Social Commentator, Bernard Allotey Jacobs has described as ‘provocative’ issues raised by IMANI Ghana, a policy think-tank over the compilation of a new voters’ register.
Contributing to a panel discussion on Peace FM morning show ‘Kokrokoo’ he said “IMANI’s presentation was a bit provocative…if you are a politician, you will think their views are one-sided…”
Policy think-tank IMANI Africa suspects a ‘corrupt procurement gig’ in the Electoral Commission’s decision to compile a new voters’ register.
At the press conference in Accra on Tuesday, March 10, 2020, Vice president (in Charge of Research) at IMANI Africa, Bright Simons argued that the EC’s claim that it will cost just about US$56 million to procure a new system is deceitful.
“Turns out it would cost US$15 million to refresh the 30 percent of the existing system that needs refreshing and that it will cost us US$72 million to replace just the hardware plus more for software. Add this to the cost of fresh mass registration, and the total of loss to Ghana of the EC’s actions amount to US$150 million…” he said.
“This is not necessarily about this administration. This has been going on for years and it turns out that we are spending too much. You all have an idea of how much a laptop, camera and scanner costs, and you put it together and add a printer. When someone tells you that it’s US$3,500 to US$4,000, you don’t have to be a genius to know. You have to start wondering whether we are getting value for money. And it is not therefore surprising that countries like Zimbabwe and the like, get it far cheaper than we do. We are spending at most three times more than what Zimbabwe does,” he said.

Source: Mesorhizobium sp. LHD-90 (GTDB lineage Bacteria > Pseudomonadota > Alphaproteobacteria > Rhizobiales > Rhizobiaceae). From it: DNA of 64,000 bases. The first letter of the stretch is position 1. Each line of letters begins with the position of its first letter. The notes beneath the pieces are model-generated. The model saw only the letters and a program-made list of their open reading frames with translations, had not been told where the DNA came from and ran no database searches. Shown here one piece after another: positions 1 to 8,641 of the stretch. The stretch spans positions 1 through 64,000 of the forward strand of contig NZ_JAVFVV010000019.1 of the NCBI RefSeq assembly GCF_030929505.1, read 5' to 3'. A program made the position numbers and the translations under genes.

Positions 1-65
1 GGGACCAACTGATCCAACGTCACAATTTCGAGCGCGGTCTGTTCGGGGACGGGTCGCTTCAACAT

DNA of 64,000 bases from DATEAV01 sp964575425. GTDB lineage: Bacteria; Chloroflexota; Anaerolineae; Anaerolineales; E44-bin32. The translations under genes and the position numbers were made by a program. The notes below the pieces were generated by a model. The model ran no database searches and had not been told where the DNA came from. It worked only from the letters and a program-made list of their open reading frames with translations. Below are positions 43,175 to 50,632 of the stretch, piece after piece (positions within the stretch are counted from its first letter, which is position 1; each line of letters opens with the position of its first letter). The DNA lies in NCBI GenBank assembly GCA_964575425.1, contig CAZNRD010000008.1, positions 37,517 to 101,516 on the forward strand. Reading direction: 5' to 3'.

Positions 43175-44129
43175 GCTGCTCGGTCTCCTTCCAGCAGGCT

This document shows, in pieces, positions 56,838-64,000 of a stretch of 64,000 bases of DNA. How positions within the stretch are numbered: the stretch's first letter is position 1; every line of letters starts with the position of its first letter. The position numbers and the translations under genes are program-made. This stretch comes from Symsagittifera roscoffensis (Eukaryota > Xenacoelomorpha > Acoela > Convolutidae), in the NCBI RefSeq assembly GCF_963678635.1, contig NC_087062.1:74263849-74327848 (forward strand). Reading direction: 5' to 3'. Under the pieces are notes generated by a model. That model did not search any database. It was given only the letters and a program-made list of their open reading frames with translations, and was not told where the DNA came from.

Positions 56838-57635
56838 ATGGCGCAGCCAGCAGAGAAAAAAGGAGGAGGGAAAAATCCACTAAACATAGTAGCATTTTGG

“When we add all that up, it comes to one simple conclusion that since 2011, it is a lie that we have not bought any new equipment and we’ve spent millions of dollars. From the parliamentary records, we’ve seen almost US$80 million since then buying new things. So if we have to do anything, we just have to do a little more repairs, do a little maintenance, buy a few things, and that will not get you to the US$74 million that they said you need to improve the current system.”
“…If you add all of that, you add contingency and the unnecessary registration of 17 million people all over again, you are getting close to US$150 million of our money being blown for reasons that nobody can explain in this country.”